One of my New Year’s resolutions is to increase my positive impact on my community and the planet, through looking at the second- and third-degree benefits or harm my decisions, choices and purchases have on the world. I am already a bit confronted by how unconscious I can be at times.
Farmers To You Blog: A Farmer's Perspective
This has been a very trying year, and what I always notice when I look back on trying times is that there were also beautiful gifts revealed.
You have all given me a very special one this year: community. Not the sound-bite, social media-amplified, paper thin kind of community. Rather, the kind that looks out for you, brings you food, makes sure you are okay. The kind you can lean on and that makes you feel whole.
Up here in Vermont, this season of winter has the potential to be something wondrous or something to endure.
Even in normal years winter can be difficult for those who lack a strong connection with the outdoors, whether through their work, farming or joyful recreation. This year, concerns about health and social responsibility have kept even more people inside.
“We have lived our lives by the assumption that what was good for us would be good for the world. We have been wrong. We must change our lives so that it will be possible to live by the contrary assumption, that what is good for the world will be good for us. And that requires that we make the effort to know the world and learn what is good for it.”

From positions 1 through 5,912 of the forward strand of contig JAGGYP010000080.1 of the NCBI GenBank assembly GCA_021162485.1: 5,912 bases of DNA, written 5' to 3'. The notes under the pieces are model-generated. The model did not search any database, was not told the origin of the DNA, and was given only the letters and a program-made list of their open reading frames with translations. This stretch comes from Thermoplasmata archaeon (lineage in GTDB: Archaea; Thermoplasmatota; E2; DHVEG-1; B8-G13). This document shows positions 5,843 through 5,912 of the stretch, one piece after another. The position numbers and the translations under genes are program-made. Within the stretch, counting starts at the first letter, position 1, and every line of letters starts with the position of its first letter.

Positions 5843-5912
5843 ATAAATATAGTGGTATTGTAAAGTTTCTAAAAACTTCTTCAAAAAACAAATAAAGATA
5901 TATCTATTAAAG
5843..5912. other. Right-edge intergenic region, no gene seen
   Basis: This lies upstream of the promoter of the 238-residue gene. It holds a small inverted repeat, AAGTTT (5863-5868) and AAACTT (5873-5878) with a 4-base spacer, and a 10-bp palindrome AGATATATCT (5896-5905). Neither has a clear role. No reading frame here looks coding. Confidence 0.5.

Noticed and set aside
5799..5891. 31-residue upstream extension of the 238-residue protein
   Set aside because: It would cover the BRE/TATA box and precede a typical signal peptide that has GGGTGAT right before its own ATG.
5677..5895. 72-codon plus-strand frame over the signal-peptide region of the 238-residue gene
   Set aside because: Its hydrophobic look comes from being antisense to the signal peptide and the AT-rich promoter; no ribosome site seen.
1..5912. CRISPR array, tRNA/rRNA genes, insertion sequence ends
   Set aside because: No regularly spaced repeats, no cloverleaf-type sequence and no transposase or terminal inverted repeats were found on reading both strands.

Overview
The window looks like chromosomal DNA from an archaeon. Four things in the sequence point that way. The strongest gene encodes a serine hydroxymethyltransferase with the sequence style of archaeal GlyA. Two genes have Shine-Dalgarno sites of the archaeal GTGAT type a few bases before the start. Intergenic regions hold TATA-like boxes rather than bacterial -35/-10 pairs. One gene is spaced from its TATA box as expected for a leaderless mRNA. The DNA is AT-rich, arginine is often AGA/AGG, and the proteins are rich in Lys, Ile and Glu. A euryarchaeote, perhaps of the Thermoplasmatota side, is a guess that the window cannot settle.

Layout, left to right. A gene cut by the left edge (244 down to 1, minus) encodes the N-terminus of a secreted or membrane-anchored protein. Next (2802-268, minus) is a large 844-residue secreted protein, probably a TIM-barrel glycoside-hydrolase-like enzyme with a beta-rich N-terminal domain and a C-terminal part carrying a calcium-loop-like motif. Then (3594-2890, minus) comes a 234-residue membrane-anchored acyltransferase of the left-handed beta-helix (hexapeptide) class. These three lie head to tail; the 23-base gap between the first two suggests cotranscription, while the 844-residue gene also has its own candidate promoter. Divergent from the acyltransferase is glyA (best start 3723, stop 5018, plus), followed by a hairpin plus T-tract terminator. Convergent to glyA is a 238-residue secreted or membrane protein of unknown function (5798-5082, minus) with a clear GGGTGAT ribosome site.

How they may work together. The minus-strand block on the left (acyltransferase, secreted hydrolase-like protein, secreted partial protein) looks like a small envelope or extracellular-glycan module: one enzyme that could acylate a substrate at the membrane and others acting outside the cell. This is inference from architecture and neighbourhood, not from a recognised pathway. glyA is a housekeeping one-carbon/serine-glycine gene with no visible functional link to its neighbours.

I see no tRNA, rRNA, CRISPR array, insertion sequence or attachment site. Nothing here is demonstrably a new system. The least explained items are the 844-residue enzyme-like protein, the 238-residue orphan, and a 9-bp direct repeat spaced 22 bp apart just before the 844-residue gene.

This weekend we lost a shining light in the organic farming and food movement: Jack Lazor of Butterworks Farm.
Jack’s personal history and journey are worth reading about and can be found in his books. He and his wife Anne worked tirelessly for 50 years to create Butterworks Farm, which is one of the most regenerative and biodynamic farms I have personally encountered. Jack always strove to cultivate a harmonious vision of what farming and food production could be.
Above all, Jack was a very dear friend, colleague and inspiration.